This Image Is Practically Engraved in My Memory

Apparently, I have this phobia of getting lost. When my brother and I were in Ecuador last October, we could not find any street atlases; though, it wouldn’t have done us any good if we had them, because outside the central tourist area of the cities, there were no street signs. Dan made fun of me for my meltdowns when we wandered off what maps we had. There mus have been an incident in my childhood when getting lost from my Mommy and Daddy terrified me. I wrote a blog about this entitled Where the Streets Have No Name.  (Sorry, Edge and Bono!)

Where this is all leading to is a dream I had last night. I was traveling alone in the City of London. Having been there five or six times and having expended fierce amounts of shoe leather each time, I have a good picture of the city permanently resident in my head. I was trying to find a bookstore near Charing Cross Road, but had no idea where I was. And, even more peculiar, there did not appear to be any Underground or Tube stations on the inadequate map I had.

I had had some sort of meeting and was wandering around the city with some of the participants. At one point, they decided to stop and have an impromptu cricket match, which fortunately did not last long. When they stopped, we kept wandering in an easterly direction, coming on a square with a large Catholic church and a troupe of nuns ministering to the need of a large bump encampment. I thought to myself, “Gee, I had no idea there were so many bums in London.”

In the end, the dream just came to a stop. (Did I wake up at that point?) Although I jnever got to my bookstore nor to any other recognizable monument or building, I was more perplexed than terrified.

Thi9s is not the first time I got lost in my dreams. In none of them did my reaction rise to nightmare levels, but it is an interesting recurring theme—sort of like having to give a public speech while buck naked.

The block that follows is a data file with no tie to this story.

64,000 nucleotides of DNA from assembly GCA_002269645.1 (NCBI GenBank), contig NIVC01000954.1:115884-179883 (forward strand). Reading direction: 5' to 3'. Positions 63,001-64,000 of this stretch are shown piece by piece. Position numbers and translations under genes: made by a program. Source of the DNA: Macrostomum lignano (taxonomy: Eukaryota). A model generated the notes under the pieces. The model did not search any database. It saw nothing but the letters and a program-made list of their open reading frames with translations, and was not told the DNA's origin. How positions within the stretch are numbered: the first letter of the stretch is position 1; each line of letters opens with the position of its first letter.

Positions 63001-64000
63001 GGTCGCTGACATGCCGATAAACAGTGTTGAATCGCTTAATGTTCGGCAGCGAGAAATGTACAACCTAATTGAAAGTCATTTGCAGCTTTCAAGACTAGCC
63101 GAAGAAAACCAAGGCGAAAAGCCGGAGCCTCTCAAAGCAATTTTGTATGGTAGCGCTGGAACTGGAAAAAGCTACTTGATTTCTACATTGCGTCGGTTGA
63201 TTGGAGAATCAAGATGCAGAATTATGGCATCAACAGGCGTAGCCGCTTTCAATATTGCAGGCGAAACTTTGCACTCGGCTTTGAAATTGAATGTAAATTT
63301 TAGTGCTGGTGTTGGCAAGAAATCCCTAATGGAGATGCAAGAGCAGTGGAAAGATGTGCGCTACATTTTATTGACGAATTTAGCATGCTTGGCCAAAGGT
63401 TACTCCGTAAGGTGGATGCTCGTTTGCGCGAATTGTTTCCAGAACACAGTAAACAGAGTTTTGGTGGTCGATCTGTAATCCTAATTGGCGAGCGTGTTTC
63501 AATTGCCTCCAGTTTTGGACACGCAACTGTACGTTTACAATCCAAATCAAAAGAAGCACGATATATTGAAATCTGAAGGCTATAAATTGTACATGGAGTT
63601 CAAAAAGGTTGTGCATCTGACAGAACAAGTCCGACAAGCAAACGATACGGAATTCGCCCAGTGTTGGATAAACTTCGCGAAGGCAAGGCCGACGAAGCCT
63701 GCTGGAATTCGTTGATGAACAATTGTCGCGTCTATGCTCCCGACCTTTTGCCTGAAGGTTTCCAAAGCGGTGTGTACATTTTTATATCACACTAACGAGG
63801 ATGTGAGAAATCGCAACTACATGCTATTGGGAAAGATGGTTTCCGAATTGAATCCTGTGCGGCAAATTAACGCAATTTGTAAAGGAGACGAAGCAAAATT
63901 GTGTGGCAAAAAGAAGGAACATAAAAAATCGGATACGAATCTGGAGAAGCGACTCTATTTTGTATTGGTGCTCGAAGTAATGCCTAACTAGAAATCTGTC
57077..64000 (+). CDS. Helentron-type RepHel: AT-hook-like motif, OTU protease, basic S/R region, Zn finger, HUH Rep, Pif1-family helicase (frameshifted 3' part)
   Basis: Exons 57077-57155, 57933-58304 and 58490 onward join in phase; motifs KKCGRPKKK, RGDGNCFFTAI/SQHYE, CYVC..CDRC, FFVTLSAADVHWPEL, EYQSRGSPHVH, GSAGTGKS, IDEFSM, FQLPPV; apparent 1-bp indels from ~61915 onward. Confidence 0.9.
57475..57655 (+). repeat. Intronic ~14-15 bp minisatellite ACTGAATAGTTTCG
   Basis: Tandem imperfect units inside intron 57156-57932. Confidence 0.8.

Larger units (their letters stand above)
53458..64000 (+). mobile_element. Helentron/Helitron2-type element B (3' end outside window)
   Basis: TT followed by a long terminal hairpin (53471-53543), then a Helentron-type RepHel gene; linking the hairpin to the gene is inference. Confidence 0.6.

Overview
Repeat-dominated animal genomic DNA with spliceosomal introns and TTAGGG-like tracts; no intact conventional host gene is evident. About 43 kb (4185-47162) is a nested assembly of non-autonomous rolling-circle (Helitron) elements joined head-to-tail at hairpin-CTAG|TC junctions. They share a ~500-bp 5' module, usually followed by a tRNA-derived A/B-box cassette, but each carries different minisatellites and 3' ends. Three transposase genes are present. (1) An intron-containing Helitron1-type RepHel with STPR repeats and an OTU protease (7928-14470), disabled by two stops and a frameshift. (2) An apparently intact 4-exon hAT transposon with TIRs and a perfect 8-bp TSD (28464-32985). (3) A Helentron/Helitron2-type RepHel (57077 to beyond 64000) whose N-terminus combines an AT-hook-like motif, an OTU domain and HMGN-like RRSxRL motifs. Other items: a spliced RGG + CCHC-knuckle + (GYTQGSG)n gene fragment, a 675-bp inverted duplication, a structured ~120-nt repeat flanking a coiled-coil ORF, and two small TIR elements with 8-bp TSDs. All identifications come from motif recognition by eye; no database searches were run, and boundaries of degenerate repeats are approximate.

Dreaming of … London?

50327110. Tulum, QRoo.- Los voladores de Papantla y los Guerreros Mayas, dan la bienvenida a los más de dos mil turistas locales, nacionales y extranjeros, que día a día visitan la zona arqueológica, que es de un kilómetro, donde algunos prefirieren hacerlo caminando o existe a su disposición un pequeño transporte en forma de tren. NOTIMEX/FOTO/FRANCISCO GÁLVEZ/COR/ACE/

Totonac Voladores at El Tajin

Last night I had particularly vivid dreams. Was it because I had eaten watermelon before going to bed? If so, I might be in for more dreams tonight.

Martine and I were in London at a large museum. I noticed that a number of English dressed in red “Beefeater” costumes were flying in the air by their feet just like the Totonac voladores at the ruins of El Tajin in Mexico’s State of Veracruz. I mentioned to Martine that it must be a traditional English Maypole ceremony—though, God knows, the real Maypole does not involve anything quite so spectacular.

At the same time, I noticed that several large buildings in London were aflame. Since the fires were several blocks away, I didn’t particularly care. I was slightly miffed that Martine, as usual, was being too slow and meticulous about seeing all the exhibits. I, on the other hand, wanted to catch a particular train to the north.

Somewhere along the line, my desire to go was also to visit a particular bookstore. At that point, I woke up.